His talents were of a character to ensure distinction, whether in a University or in a public career. He had a {4} singularly quick apprehension, a clear head, a largeness and sobriety of mind, a readiness in speech, and that sense of humour and power of repartee which makes a man brilliant in conversation and formidable to opponents. But he chose for himself another course. His tastes and habits, his affectionateness, his tenderness of conscience, his love of quiet and the country, his dislike of pomp and display, of routine toil, and of tyrannous obligations, turned him towards a domestic life and the pastoral charge. He liked to be master of his own time and his own movements; and though never idle, whether in mind or body, he had no wish to work under the lash. He used to tell me that it was my doing that he took Orders instead of following the Law. Perhaps it was; we are blind to the future, and are forced to decide, whether for ourselves or for others, according to what seems best at the time being. Certainly he had an oratorical talent so natural and pleasant, so easy, forcible, and persuasive, as to open upon him the prospect of rising to the foremost rank in his profession, had he been a lawyer. On the other hand, the legal disabilities, to which his Anglican Orders subjected him, became a great embarrassment to him when he found himself a Catholic. However, it may reasonably be doubted whether, humanly speaking, he would ever have been a Catholic but for his clerical profession, which, in the studies and enquiries to which it introduced him, served to place his mind and affections in the direction of the Catholic Church. And anyhow, he made an excellent parish minister, with a heart devoted to his Divine Master and to the cure of souls; and his love for his work was {5} ennobled by the prompt obedience with which he gave it up when His Master called upon him for that great sacrifice.

He held successively three parochial cures. First, immediately upon his most happy marriage, which took place on July 24, 1834, he received from the Bishop of Winchester, Dr. Charles Richard Sumner, the perpetual curacy of Bransgore, on the skirts of the New Forest. Here he remained for seven years; then he left it, in the summer of 1841, for the perpetual curacy of Walmer, near Deal, his patron being Archbishop Howley. Lastly, in the autumn of 1843, he was preferred by the Lord Chancellor, at the instance of the Prince Consort, to the well-endowed living of East Farleigh, near Maidstone, which some years previously had been held by his brother Robert.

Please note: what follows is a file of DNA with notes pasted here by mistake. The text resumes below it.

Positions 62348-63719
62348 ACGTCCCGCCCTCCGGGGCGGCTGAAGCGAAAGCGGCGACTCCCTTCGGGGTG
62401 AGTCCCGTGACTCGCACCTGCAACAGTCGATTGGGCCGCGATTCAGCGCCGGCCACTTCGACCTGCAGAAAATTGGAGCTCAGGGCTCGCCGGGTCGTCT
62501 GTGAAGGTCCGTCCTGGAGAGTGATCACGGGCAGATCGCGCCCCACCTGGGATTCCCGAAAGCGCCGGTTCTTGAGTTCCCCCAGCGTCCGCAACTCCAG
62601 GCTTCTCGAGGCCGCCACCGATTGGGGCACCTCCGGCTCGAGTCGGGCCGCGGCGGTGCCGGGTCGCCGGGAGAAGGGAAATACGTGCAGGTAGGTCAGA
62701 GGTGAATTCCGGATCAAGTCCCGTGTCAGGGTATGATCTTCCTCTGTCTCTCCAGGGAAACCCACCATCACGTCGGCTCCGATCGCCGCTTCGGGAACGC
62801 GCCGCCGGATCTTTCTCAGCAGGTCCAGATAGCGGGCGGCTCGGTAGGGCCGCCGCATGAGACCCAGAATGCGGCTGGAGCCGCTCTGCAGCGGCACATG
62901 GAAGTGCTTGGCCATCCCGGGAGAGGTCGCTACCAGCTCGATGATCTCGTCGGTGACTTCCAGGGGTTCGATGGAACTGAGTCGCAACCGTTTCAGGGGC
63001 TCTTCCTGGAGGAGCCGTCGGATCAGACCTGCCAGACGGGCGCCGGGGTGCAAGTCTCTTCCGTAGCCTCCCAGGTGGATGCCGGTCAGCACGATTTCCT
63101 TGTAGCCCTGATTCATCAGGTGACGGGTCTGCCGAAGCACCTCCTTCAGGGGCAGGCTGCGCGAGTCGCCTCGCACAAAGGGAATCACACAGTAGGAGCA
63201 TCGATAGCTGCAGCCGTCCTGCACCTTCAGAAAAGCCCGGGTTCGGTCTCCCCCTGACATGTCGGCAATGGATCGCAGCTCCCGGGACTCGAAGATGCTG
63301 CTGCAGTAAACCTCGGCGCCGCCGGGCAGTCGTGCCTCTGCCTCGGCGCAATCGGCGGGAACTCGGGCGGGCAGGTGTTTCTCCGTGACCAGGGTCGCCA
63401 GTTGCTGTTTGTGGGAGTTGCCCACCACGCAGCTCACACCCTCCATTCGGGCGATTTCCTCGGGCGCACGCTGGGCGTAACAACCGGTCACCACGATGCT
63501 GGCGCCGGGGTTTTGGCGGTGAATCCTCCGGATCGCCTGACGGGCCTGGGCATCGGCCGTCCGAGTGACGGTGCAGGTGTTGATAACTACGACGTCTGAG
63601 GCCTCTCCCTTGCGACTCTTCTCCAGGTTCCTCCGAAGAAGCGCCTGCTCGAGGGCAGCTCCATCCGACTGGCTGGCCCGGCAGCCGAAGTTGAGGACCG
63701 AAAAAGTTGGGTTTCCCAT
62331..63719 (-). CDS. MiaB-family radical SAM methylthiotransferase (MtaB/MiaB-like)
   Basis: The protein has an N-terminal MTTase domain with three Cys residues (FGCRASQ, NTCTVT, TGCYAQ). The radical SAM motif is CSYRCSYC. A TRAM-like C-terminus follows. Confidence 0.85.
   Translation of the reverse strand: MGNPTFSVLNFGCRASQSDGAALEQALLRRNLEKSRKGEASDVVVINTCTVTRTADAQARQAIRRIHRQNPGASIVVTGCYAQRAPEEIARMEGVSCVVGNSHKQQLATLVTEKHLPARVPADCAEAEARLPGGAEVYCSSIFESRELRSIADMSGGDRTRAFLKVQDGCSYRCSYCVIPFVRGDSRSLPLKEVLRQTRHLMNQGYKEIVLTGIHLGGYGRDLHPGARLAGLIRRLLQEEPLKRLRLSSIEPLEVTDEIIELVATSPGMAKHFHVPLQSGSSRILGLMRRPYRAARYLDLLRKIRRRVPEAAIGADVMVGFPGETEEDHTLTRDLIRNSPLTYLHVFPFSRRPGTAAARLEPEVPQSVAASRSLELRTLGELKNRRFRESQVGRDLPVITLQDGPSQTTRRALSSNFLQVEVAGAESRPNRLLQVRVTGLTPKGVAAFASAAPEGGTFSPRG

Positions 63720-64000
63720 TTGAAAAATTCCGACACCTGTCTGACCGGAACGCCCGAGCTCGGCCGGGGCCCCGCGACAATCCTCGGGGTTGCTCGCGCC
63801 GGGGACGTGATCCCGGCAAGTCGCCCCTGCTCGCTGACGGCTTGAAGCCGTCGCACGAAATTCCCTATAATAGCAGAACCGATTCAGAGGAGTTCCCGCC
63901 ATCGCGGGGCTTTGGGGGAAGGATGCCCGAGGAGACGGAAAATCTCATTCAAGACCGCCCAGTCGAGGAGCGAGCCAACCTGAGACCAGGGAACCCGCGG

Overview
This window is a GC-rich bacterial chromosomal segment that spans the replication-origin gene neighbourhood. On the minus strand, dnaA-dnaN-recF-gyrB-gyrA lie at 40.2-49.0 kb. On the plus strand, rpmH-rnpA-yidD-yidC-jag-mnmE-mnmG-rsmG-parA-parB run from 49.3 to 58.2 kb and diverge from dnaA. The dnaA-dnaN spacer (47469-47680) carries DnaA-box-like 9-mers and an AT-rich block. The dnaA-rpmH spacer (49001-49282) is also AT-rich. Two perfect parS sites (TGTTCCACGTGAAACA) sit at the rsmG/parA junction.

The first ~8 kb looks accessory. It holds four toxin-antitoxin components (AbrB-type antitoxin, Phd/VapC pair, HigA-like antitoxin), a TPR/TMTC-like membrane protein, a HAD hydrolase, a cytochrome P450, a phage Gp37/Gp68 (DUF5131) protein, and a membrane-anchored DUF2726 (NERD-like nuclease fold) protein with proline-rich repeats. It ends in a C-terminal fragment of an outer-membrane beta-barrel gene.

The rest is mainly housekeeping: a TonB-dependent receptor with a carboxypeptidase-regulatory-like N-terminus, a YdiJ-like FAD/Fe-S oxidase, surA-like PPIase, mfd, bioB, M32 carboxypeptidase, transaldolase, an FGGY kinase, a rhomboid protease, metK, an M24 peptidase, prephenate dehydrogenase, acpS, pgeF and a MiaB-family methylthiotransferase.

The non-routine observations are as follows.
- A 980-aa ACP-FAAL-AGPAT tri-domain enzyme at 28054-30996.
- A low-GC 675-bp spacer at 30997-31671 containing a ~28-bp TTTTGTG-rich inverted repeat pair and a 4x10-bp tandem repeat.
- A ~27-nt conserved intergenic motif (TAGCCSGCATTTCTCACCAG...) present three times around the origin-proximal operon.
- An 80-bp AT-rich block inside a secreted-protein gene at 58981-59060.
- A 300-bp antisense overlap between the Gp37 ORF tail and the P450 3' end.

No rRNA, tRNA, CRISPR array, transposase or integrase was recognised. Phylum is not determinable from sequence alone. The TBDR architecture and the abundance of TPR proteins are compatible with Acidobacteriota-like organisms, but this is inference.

I have heard various particulars of his earnestness and unweariedness in the discharge of his parochial duties from an intimate friend, who was his partner in them both at Bransgore and Walmer. They are too minute and familiar to put into print; but they are valuable, as coinciding with what I knew of him, and should have expected from him myself. His parsonage itself, in its domestic order, its frugality, its bountiful alms, and its atmosphere of religious reverence and peace, was, as it ought to be, the mainspring and centre of that influence which he exercised upon the people committed to him. To them, and to their needs, temporal and spiritual, he gave himself wholly. He had an almost overpowering sense of the responsibilities which lay upon him as the pastor of a parish; and his habits and ways, his words and deeds, his demeanour, his dress, and his general self-neglect, all in one way or other spoke to my informant of that simplicity of mind and {6} humility which I recognised in him when he was a youth at Oxford.

In all his livings he introduced daily service into his church; at Walmer he had, besides, an evening service for soldiers in hospital; also he addressed himself to the spiritual needs of that fine class of men, the seafaring population of Deal. His activity showed itself in matters ecclesiastical, as well as pastoral. There was no parsonage at Walmer; by an examination of the parish books he was able to ascertain the old glebe which belonged to the living, and he recovered it, together with a house which had been built upon it, for future incumbents. He also took measures for commencing a new church at Lower Walmer, which was built after he left, and, small as were his means, he headed the subscription list with a donation from himself. He had already, when at Bransgore, been instrumental in providing a church for Burley, a neighbouring village; and here too, he succeeded in making a munificent contribution to the building. He had in 1836 gained the prize of two hundred guineas, which had been offered to general competition for an essay on the Parochial System; and he gave this large sum to the fund collected for the new church. At East Farleigh he built a substantial school-house, and here, too, not without taking a part of the cost of it on himself.